Does the Bear shit in the woods ?


Georgetown University, Oxford University (U.K.), Stanford University, Lawrence Berkley Laboratory and University of California at Berkley jointly release study pointing to the distinct possibility that new reactor construction costs will skyrocket with applications. 

Duh… “does the bear shit in the woods?”

Paul, NIRS



Nuclear power price mushrooms

Industry must manage itself much better than in past, Berkeley researcher says

By Ian Hoffman, STAFF WRITER

Article Launched: 04/04/2007 02:42:14 AM PDT

After painstakingly analyzing the costs of U.S. nuclear power plants built decades ago, energy experts caution that a resurrection of nuclear power could bring along some financial risk and surprisingly high electricity costs.

Researchers reporting in the most recent edition of the journal Environmental Science & Technology found that construction costs varied by as much as 500 percent before the last U.S. nuclear power station was built almost 30 years ago.

There is no other (energy) technology were looking at where the range in cost is a factor of five, said Dan Kammen, professor of energy and resources, and of public policy at the University of California, Berkeley. It means that if the nuclear industry doesn’t manage itself much better than in the past, we are likely to still get this large range of costs.

The clean, carbon-free energy from splitting atoms has drawn backing among influential lawmakers and environmentalists as a way to ease consumption of fossil fuels and global warming.

But the industry and its financial backers could be vulnerable to the same cost volatility, scientists warned, especially if utilities begin trying half a dozen new kinds of reactors cooled by metals or gases rather than water.

In recent weeks, federal regulators have given the nod to new reactor sites in Illinois and Mississippi, and firms are readying applications for construction and operation of up to 33 new U.S. reactors, mostly in the Southeast and Midwest.

Industry officials say soaring plant costs in the 1980s are all but irrelevant to this renaissance.

I don’t think its a good prologue, said Peter Saba, a former Energy Department official and financial adviser at the law firm Paul, Hastings, Janovsky & Walker for several utili-ties eyeing new nuclear plants. Past experience is not going to be a good gauge, because people are building them differently and you’ve got a different licensing process as well.

Ordinarily, an industry learns by producing and with learning, technology gets less expensive. But researchers at UC-Berkeley, Georgetown University and Lawrence Berkeley National Laboratory found that the case of nuclear power has been seen largely as an exception that reflects the idiosyncrasies of the regulatory environment as public opposition grew, regulations were tightened and construction times increased.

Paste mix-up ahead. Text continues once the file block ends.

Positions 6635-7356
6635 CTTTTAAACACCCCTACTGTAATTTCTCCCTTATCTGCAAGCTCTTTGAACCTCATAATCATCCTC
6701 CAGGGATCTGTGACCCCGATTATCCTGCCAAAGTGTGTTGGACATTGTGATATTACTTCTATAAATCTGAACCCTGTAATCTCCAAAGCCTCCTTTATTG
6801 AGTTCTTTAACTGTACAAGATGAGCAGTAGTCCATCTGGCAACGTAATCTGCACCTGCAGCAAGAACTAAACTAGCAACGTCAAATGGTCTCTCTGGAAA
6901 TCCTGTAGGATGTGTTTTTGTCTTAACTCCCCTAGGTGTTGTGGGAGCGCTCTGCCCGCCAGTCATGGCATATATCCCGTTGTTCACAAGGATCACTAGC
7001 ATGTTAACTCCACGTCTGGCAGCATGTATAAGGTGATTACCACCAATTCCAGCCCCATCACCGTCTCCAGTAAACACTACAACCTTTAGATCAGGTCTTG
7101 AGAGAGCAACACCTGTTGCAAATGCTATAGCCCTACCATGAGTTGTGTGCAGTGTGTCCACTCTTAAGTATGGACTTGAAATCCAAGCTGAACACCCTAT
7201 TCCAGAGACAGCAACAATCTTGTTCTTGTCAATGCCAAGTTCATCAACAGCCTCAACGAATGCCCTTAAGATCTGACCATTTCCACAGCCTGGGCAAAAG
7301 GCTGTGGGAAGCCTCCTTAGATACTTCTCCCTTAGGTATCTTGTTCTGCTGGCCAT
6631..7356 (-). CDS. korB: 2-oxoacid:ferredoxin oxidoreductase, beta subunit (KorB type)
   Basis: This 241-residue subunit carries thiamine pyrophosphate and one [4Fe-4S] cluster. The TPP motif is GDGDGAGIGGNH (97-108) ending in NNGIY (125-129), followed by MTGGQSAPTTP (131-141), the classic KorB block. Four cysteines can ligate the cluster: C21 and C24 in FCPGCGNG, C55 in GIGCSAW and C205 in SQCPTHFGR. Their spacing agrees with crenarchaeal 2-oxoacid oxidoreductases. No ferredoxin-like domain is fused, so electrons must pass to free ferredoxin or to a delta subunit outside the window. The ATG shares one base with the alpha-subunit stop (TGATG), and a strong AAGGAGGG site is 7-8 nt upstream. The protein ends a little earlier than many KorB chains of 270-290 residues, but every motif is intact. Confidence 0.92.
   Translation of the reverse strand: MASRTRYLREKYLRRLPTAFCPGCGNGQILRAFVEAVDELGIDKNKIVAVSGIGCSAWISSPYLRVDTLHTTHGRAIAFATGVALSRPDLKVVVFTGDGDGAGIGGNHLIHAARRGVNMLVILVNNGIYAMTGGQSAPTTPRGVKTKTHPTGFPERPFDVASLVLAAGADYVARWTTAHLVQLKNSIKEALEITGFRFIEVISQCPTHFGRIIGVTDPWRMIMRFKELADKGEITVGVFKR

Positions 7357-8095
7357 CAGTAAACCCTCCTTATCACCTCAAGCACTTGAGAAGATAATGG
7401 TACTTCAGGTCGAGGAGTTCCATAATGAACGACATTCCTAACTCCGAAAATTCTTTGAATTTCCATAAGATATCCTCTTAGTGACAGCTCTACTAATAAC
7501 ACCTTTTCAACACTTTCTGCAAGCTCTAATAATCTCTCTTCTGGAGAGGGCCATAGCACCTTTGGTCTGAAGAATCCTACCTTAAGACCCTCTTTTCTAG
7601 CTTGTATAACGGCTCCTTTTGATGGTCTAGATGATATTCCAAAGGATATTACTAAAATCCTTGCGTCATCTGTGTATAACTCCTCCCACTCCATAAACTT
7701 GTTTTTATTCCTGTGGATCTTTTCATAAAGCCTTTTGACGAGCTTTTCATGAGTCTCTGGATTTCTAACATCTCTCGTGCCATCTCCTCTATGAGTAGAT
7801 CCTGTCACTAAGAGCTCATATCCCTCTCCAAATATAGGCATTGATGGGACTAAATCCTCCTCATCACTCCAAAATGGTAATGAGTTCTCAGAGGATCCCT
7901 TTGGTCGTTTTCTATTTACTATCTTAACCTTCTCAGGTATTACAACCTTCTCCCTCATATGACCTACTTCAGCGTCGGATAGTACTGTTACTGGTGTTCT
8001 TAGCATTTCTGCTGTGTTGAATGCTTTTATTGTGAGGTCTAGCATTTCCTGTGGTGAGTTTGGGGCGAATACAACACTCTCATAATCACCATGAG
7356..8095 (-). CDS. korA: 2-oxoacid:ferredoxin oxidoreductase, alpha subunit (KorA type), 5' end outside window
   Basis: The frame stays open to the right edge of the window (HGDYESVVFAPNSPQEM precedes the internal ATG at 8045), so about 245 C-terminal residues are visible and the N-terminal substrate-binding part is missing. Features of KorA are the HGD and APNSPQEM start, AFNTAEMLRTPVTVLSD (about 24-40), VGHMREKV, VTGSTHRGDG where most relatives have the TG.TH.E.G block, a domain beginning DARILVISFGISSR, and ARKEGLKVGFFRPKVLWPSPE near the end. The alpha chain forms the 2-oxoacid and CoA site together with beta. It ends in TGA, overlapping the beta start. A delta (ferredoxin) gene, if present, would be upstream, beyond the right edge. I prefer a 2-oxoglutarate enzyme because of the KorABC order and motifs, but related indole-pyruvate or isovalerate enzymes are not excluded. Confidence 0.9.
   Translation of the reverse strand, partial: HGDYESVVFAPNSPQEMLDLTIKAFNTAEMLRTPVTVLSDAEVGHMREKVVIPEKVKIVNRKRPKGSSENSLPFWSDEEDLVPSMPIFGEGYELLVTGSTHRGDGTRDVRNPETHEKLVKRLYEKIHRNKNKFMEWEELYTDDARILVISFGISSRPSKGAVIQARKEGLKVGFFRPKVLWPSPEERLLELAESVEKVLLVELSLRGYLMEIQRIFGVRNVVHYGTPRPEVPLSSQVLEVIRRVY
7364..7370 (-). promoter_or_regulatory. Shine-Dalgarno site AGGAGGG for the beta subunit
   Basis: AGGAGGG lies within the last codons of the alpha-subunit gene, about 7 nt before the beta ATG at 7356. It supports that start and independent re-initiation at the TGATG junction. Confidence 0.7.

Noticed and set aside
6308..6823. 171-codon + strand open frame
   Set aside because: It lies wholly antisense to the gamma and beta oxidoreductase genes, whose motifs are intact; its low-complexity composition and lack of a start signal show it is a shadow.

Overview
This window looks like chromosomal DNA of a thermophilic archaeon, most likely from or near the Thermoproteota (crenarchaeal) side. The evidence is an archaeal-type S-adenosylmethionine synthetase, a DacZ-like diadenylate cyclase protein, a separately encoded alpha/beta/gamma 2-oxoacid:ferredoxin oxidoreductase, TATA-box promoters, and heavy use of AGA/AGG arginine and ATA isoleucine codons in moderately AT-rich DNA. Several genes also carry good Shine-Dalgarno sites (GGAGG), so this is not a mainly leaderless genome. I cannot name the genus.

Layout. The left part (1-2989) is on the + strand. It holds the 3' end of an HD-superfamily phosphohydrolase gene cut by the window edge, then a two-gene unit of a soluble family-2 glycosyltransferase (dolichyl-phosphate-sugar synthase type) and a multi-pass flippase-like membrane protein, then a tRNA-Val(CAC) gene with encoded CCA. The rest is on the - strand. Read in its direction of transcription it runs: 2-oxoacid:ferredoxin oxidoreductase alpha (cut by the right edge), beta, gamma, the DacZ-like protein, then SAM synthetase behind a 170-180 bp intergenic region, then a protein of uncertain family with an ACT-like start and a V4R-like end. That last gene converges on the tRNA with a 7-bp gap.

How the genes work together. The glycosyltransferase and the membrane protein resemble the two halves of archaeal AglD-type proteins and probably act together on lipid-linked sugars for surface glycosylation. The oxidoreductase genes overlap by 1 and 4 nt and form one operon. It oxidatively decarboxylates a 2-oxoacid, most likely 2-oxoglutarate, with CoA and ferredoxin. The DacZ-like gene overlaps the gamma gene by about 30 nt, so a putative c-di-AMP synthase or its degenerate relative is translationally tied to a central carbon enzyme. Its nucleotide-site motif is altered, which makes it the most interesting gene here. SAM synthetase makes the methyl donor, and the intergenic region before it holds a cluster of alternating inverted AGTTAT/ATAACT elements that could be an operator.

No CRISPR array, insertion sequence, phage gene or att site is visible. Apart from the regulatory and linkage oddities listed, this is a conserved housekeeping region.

Particularly after the loss of reactor coolant at Three Mile Island in 1979, tougher new safety requirements came into play, and utilities had to upgrade their construction plans, increasing construction costs at a time when interest rates were high. By the end of the decade, costs inflated so rapidly that the industry no longer could afford to build plants.

Saba, whose father was a nuclear engineer, said part of the problem was that utilities wanted every nuclear power station to be unique.

They were designing them as they were building them, he said.

Starting in 1992, Congress and the Nuclear Regulatory Commission also have reworked the rules for licensing new plants, allowing nuclear firms to get the latest three basic Generation III+ reactor designs approved in advance. Saba said the advanced Generation IV reactors that concern the energy scientists at Berkeley and Georgetown are at least a decade away.

The rules also permit utilities to seek early site approvals, mostly for sites adjoining existing reactors. Utilities then can apply for a joint construction and operating license, rather than work through two costly and combative licensing proceedings. To these changes, Congress has added billions of dollars in federal liability protections and loan guarantees.

I don’t have any doubt that companies are going to do some pretty hard number-crunching before they proceed, said Steve Kerekes, a spokesman for the industry’s trade association, the Nuclear Energy Institute.

It never hurts to look at what the history was in that period. I’m not sure what that tells you because the rules have changed.

Contact Ian Hoffman at ihoffman@angnewspapers.com or (510) 208-6458.